3) Practice, Practice, Practice...
The best way to work on word problems is to have multiple word problems available for your students to solve and practice. I put these word problem cards in one of our math centers and my students work on them daily. I have them record their work in their math station journal. The cards are seasonal, so I have different cards to last for the whole year. It's a super easy to prep station!
Click HERE to see these word problem card sets in my TpT Store.
Let me know in the comments your best tip for working on word problems!
Stephanie Chambers Thursday, February 18, 2016
Hey y'all! I'm here today to share with you a super simple daily activity that I use to help my students practice telling time. I love having my students practice telling time consistently to build fluency. It does take practice and also a little motivation. Here is what I use to help my students practice telling time...
What to try out magic time in your classroom? You can grab this free printable here.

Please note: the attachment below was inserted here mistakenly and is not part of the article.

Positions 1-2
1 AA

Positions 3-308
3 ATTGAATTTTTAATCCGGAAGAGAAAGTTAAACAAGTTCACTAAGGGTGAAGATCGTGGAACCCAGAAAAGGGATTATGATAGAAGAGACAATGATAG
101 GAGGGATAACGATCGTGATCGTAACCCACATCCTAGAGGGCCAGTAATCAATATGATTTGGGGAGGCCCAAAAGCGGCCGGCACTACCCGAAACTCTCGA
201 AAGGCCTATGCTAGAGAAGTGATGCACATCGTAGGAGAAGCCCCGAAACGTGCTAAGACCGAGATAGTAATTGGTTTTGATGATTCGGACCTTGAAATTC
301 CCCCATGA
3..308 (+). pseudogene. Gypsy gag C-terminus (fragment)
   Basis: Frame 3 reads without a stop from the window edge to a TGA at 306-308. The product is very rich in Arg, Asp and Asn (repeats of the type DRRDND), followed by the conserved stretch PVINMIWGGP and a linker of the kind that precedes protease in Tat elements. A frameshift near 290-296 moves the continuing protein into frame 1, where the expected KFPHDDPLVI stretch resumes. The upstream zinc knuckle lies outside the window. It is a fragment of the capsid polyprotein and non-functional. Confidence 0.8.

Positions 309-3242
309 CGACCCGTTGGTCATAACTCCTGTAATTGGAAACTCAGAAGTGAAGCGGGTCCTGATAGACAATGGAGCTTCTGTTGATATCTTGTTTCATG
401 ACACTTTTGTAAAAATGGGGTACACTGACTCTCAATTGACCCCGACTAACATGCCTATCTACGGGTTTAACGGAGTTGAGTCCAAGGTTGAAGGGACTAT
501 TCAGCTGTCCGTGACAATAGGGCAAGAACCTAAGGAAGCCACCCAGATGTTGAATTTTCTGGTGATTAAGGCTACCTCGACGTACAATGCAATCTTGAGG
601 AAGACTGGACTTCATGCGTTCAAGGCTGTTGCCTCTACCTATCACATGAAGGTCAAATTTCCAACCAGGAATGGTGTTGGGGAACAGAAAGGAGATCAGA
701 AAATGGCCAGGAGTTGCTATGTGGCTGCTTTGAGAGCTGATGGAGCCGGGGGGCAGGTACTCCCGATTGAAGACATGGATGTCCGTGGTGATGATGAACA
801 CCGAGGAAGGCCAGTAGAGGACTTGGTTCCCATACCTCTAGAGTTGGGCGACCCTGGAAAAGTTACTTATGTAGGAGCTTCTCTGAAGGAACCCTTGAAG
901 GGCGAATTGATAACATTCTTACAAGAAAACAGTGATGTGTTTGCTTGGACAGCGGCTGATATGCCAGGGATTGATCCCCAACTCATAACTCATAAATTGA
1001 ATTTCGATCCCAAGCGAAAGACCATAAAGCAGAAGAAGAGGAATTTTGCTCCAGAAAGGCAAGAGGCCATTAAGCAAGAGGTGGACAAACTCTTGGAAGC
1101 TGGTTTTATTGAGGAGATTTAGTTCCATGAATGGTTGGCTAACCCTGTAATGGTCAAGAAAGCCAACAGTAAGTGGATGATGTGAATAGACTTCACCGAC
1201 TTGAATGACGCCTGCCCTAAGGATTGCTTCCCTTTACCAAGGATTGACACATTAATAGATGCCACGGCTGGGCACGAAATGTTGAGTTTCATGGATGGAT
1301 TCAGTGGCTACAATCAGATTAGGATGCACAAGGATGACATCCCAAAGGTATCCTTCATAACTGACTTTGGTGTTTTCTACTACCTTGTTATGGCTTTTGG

Stephanie Chambers Tuesday, January 19, 2016
Today I wanted to share a few of my go-to simple math stations for my second graders. They can be easily differentiated for your students and the best part is that they are low prep. That's right! I said, "low-prep" isn't that the best word for all of us tired teachers!
#1 - Velcro Number Line
I don't know what it is about number lines, but my students always seem to struggle with ordering numbers on an open number line. I wanted to create an easy to use, giant, number line for my students to work with. One day when I picked up my kiddos from music class, I noticed that the music teacher had a giant music staff on her carpet. I totally had to ask how she did it! To my surprise, she had just used two strips of sticky back velcro and stuck both of the strips together.